Solar Beeswax Melter

If you have bees, you end up with beeswax. If you have messy bees, you end up with a lot of beeswax. No matter where the wax comes from, you’ve got to melt it to a) separate out any honey (there is always some), b) separate out any impurities (there are always some) and c) turn your lumpy wax into a nice block for use or sale.

After talking to a local beekeeper and doing a bit of online lurking, Frank and I created our own solar beeswax melter (okay, Frank created it, I supervised). It couldn’t be simpler:

IMG_9849IMG_9891IMG_9896IMG_98981) Get an old Styrofoam box from your local greengrocer (ours seemed glad to get rid of one).

2) Get 2 metal trays, one needs to be very dark (thanks Deb for the hand-me-down), the other should be deep (thanks to the Salvos for selling this one for a dollar). The trays will have to fit in the Styrofoam box (Frank had to use and angle grinder to cut the edges off of ours) so a big box and small trays is the look-out.

3) Drill a few holes in the edge of one of the trays.

4) Get a piece of glass (Frank cut down an old window).

5) Get some mesh.

6) Put the deep tray in the bottom of your styrofoam box. Set the dark tray on top of that (with the holes over the deep tray). Place the mesh over the dark tray (ours hangs out of the box to sort of keep it up off the tray though the majority of the mesh rests on the tray). Cover the box with a piece of glass. Set the box at a bit of an angle in the sun.

7) Load and reload wax into the mesh under the glass. It will melt really quickly on a sunny day even if it’s not overly hot outside.

8) Overnight (or when you bring it out of the sun) the wax hardens and you are left with a layer of honey topped by a layer of wax. There may be some impurities in the wax and you can either melt and filter again or just scrape them off and throw them away.

Wax collected via a solar melter

Wax collected via a solar melter

Because of the disastrous state of our hives, we ended up with just shy of 3 kilos of wax and 3 1/2 kilos of honey from our first harvest alone. Definitely worth the effort of melting all the “waste”.

The wax is great for making candles, furniture polish, lip balm, body lotion, or for selling back to the beekeeping shop to be turned into new foundations (and offset the cost of the foundation you need to buy to replace what you just cut out).

The honey is perfectly edible. It’s darker than the original honey and some people say the taste is affected by the heat. Ours tastes stronger but Frank and I are happy to eat it all up and it certainly will work well in baking.

On the left is a photo of the honey extracted from the combs in the normal process. On the right is honey that was separated using the solar extractor. The one on the left is dark for honey because it is a winter crop, on the right is really dark – the effect of the sun.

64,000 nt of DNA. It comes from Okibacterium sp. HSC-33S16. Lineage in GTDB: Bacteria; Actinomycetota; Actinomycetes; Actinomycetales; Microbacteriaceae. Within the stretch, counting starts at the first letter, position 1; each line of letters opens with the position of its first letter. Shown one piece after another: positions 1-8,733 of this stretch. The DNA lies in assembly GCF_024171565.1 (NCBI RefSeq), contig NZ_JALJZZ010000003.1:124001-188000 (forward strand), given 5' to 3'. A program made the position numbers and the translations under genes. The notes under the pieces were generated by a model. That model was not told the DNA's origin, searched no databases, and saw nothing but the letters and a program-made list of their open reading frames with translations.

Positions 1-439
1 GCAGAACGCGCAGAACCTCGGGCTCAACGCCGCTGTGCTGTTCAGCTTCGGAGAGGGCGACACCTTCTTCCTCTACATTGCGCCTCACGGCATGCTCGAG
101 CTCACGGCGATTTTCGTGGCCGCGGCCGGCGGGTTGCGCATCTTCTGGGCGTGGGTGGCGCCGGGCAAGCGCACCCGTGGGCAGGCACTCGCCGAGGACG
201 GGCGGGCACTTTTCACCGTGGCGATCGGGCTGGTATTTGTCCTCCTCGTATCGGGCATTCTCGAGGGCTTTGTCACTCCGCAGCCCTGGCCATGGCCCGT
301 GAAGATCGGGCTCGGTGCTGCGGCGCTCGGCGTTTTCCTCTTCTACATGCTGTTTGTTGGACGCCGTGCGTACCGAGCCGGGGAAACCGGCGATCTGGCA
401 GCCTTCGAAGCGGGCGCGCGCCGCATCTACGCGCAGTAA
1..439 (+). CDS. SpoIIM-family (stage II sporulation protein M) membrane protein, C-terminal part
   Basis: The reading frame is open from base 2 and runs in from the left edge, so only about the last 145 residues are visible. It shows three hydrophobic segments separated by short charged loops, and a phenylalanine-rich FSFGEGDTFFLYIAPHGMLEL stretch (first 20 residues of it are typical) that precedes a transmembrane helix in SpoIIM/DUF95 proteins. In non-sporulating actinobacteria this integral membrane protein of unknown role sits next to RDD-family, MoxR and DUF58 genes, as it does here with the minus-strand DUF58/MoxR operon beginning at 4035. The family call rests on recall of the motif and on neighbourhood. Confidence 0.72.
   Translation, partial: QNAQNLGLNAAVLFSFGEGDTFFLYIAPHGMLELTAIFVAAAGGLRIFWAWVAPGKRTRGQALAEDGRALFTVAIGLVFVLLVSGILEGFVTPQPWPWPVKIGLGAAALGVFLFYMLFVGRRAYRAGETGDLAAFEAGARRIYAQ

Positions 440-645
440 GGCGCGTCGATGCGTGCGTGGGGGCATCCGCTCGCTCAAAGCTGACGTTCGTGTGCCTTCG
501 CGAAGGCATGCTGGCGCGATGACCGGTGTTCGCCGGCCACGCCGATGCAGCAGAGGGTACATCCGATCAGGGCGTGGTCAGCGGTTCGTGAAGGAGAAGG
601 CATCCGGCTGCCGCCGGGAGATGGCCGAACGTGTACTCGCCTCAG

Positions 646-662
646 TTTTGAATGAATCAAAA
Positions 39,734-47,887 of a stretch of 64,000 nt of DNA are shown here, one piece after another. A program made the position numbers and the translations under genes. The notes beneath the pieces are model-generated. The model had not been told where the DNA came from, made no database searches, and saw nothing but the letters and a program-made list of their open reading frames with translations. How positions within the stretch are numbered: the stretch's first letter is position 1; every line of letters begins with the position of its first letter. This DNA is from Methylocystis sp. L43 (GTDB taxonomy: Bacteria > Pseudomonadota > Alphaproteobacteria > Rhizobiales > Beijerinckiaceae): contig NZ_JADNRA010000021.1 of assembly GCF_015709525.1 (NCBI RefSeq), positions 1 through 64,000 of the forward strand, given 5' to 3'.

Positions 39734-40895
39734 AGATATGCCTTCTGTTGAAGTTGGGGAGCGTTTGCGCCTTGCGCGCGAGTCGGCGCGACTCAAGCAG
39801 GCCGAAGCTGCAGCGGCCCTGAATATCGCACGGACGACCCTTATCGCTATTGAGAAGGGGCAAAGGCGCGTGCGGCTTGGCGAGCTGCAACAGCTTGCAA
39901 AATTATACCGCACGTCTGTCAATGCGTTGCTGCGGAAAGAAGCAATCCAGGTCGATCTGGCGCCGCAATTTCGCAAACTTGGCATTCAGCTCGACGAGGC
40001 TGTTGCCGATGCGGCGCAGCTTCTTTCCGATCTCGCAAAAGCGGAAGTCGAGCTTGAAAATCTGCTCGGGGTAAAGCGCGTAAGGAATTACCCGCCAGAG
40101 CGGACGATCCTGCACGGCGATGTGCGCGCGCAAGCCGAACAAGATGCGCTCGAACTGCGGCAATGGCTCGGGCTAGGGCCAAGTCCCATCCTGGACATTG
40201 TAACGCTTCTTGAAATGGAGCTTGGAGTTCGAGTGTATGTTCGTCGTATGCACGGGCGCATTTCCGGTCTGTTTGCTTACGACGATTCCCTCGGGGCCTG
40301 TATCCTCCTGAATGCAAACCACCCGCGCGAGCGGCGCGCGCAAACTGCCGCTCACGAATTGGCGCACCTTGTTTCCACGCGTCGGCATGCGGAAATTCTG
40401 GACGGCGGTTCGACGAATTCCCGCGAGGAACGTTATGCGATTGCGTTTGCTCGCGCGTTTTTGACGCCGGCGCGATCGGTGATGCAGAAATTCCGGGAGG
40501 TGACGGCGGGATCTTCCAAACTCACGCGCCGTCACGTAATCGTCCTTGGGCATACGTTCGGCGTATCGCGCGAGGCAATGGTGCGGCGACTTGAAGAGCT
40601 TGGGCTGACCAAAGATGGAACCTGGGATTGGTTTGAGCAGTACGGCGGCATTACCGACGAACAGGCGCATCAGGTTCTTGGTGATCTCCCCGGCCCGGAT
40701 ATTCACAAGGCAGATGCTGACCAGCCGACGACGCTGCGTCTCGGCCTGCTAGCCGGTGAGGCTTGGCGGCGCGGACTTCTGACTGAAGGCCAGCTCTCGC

The Styrofoam box is painted black on the inside. That was done to make it trap more heat. That was a really dumb idea. The dark tray gets plenty hot enough. In fact, we now put light coloured cloth in the bottom of the Styrofoam box because it started to “melt” (shrink down a little) where the sun contacted the bottom of the box. It is hot, hot, hot in there!


About Laura Rittenhouse

I'm an American-Australian author, gardener and traveller. Go to my writing website: for more. If you're trying to find my gardening blog, it's here.
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6 Responses to Solar Beeswax Melter

  1. laura how cool are you! chooks, garden to die for, bee keeper, honey harvester and now candle maker! well done girl and happy christmas to you! xxxx

    • If I had any idea that the little herb garden I planted about 10 years ago would turn into this lifestyle, I wonder if I would have started. Of course I would. I love it!

      Happy Christmas to you and your poppits (and chooks)!

  2. Who knew that getting a few bees would lead into even more cottage industry. Can you also just wind up the honeycomb around a wick? – I love those types of candles….

    • I don’t think you ever actually wind the honeycomb around a wick. Honeycomb is messy stuff, its full of honey (obviously) and pollen and bee parts (wings, legs, whatever gets left behind in their racing about) and whatever else wanders into a beehive. Those candles that look like honeycomb wrapped around a wick I believe are actually foundation wrapped around a wick. Foundation is the template we hang in the centre of the hive frames. The bees use this template and build out on it to form the nice, orderly combs we love to harvest.

      What I don’t know is how (if at all) I could make that foundation from my own wax. I’ll have to look around and see how it’s done. No doubt you need heat and a stamp of some kind. Until then it will be normal candles for me.

  3. Pingback: Making Beeswax Candles | Laura Rittenhouse's Gardening Journal

  4. Pingback: Types of Honey | Laura Rittenhouse's Gardening Journal

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